Jeff Risdon, DLD Editor
The Lions dipped another toe into the free agent pool on Tuesday, signing former Bears DE Israel Idonije to a one year contract.
About a week ago I pondered about Idonije on Twitter, wondering why he hadn’t signed anywhere yet.
Anyone know why Israel Idonije is still unsigned? Have to think he could help ATL, NYG, or OAK as a rotational rusher. Underrated talent.
— Jeff Risdon (@JeffRisdon) June 18, 2013
I didn’t mention the Lions because I didn’t believe Detroit could afford him, and that the Lions wanted to see what they had in Devin Taylor. Obviously they found the cash, and Lions fans should be ecstatic that Tom Lewand and Martin Mayhew are bringing Idonije into the den.
When I was researching my Bears preview for RealGM.com, I was surprised at just how valuable he was to Chicago. I knew Idonije was a very good player, and one who had worked very hard at becoming something. He led a very strong defensive front in snaps over the last two seasons and scored the highest grade on the team in run defense from Pro Football Focus by a pretty wide margin.
The 32-year old Idonije fills a gaping hole on the depth chart. After starters Jason Jones and Ziggy Ansah, the rotation was set to be decided amongst disappointing Willie Young, rookie Devin Taylor, and underwhelming greenhorn Ronnell Lewis. At minimum, Idonije shares the role with Ansah while the first round pick gets his feet wet. It’s possible that Idonije winds up getting more snaps at DE than any other player on the roster because his presence facilitates Jones playing more of a hybrid DE/DT role. That’s the capacity in which he thrived in Tennessee and Seattle, a base end that can slide inside as a nickel rusher. As I chronicled last week, the Lions internally identified DT depth as a serious issue. By signing Idonije at end, they helped remedy that situation with a proven commodity they already had on the roster in Jason Jones. Idonije himself can also slide inside on occasion; he began his Bears career at defensive tackle before they figured out he was more disruptive outside. He still spent about a quarter of his time line up inside the past couple of years. In that morphing role he still notched 7.5 sacks and bested the more celebrated Julius Peppers in total QB hurries and tackles for loss.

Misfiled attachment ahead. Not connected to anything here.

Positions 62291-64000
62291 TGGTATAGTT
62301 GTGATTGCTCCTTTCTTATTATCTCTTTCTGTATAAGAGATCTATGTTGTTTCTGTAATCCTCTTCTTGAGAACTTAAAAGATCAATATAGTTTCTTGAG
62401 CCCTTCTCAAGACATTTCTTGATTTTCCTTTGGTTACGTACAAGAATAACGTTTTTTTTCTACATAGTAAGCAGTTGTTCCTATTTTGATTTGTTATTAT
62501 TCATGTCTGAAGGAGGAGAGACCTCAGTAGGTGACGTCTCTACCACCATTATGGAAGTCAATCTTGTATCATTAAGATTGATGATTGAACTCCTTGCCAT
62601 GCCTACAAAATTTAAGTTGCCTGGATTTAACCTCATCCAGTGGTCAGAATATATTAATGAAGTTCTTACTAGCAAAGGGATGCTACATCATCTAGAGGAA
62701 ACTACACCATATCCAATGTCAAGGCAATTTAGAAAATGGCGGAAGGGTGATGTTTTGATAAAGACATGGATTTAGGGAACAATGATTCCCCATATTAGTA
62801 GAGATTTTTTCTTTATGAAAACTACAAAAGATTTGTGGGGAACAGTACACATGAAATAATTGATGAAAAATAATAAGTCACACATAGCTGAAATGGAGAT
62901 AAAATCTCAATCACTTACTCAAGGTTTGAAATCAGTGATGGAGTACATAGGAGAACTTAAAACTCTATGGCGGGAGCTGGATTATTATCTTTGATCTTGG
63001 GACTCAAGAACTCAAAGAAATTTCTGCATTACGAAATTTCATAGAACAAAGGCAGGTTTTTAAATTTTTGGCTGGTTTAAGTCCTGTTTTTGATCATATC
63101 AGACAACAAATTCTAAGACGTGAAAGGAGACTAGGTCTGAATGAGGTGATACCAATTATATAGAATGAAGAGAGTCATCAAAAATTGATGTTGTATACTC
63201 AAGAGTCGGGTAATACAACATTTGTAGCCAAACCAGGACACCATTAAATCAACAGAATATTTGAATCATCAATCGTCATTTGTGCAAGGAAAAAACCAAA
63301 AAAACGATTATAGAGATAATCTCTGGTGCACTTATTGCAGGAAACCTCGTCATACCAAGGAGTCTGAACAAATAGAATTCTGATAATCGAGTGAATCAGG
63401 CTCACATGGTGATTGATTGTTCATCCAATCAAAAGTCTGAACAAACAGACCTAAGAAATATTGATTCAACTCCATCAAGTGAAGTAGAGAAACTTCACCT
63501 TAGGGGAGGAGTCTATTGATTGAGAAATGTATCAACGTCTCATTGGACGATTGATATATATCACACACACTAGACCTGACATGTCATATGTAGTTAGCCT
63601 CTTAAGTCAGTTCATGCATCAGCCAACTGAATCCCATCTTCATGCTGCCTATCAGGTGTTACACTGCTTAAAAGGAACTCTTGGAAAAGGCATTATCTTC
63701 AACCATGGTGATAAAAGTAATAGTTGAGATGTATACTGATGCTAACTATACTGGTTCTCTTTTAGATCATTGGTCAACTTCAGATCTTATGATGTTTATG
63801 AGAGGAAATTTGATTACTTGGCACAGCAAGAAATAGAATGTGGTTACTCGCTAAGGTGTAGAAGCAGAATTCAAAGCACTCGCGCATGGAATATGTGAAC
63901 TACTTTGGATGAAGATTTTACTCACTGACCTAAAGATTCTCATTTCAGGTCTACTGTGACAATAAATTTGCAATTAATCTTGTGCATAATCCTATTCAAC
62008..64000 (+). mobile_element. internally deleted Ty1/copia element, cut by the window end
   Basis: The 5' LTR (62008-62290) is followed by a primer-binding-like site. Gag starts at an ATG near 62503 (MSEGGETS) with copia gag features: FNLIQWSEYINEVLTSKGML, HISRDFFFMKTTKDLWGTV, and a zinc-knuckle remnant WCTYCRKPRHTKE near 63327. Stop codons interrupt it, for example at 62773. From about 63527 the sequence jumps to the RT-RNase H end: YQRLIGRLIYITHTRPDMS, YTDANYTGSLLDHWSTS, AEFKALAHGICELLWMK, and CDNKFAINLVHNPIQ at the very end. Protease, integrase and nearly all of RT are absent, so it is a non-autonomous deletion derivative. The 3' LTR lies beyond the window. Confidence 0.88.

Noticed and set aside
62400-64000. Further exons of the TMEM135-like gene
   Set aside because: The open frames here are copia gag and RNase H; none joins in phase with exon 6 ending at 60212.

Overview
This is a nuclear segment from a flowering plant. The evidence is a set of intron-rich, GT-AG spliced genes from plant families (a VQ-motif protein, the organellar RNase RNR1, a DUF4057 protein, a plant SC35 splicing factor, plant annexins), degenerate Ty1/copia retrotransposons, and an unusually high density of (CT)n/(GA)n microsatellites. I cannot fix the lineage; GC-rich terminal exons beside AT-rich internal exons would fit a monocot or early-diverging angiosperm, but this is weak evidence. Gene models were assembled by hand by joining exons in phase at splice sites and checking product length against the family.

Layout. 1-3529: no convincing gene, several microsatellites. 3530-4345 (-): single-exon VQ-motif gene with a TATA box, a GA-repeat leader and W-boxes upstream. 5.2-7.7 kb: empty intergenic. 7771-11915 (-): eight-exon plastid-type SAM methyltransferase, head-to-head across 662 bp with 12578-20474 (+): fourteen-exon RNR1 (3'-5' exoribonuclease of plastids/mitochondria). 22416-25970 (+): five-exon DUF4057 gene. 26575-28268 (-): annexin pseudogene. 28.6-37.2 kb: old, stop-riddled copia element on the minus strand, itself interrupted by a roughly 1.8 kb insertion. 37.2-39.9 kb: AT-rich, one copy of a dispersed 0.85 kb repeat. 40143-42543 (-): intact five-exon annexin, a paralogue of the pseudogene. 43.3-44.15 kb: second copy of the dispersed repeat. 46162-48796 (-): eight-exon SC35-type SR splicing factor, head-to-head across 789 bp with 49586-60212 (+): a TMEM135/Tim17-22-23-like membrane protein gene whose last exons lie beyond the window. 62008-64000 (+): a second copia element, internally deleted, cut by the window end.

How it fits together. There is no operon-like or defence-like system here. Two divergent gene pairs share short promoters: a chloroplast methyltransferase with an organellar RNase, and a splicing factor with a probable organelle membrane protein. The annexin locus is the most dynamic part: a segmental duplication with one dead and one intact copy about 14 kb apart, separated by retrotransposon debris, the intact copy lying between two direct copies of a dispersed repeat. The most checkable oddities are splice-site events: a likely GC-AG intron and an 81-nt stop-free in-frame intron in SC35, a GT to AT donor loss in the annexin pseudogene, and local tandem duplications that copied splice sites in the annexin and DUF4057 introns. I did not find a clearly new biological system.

Beyond bolstering the depth, I love what Idonije brings to the table in terms of leadership and veteran presence. He was a very popular and respected teammate in Chicago, where the Bears had a standing offer for him to return. Fans loved him for his nonstop hustle on the field but also his affable and approachable nature off the field. Like Ansah, he’s an African native who came to football later in life. He struggled with the more technical aspects of the game early on but worked tirelessly to improve. That makes him the ideal mentor for Ziggy Ansah, a player bursting with potential but in need of major schooling on the finer points of playing ball. Idonije had major issues with pad level and leverage, but he learned how to control the situation and use his upright gait to his advantage. His downward rip move with his inside arm and shoulder is devastating, enabling him to free himself from blockers after using his height to locate the ball. If he can teach that to Ansah, he’s worth the salary (terms yet unreported) right there.
No concurrent roster move has been announced yet. In the larger picture, this pushes Ronnell Lewis deeper into the danger zone. Unless he churns out a very impressive summer, Lewis will be lucky to make it to the active roster on game days. It certainly makes the odds a lot longer for undrafted free agents Freddie Bishop, Braylon Broughton, and Spencer Nealy. Bishop’s speed gives him the best opportunity to at least make the practice squad.
This is a much more significant development than the Chris Hope signing on Monday. My initial reaction there is that Hope is this year’s Erik Coleman, a veteran insurance policy in case Louis Delmas is not ready. It ramps up the competition at the safety positions, and that’s a positive. Ideally Hope doesn’t even make the team, but if he shows enough to push Amari Speivey or Ricardo Silva off the roster, the Lions are better for it.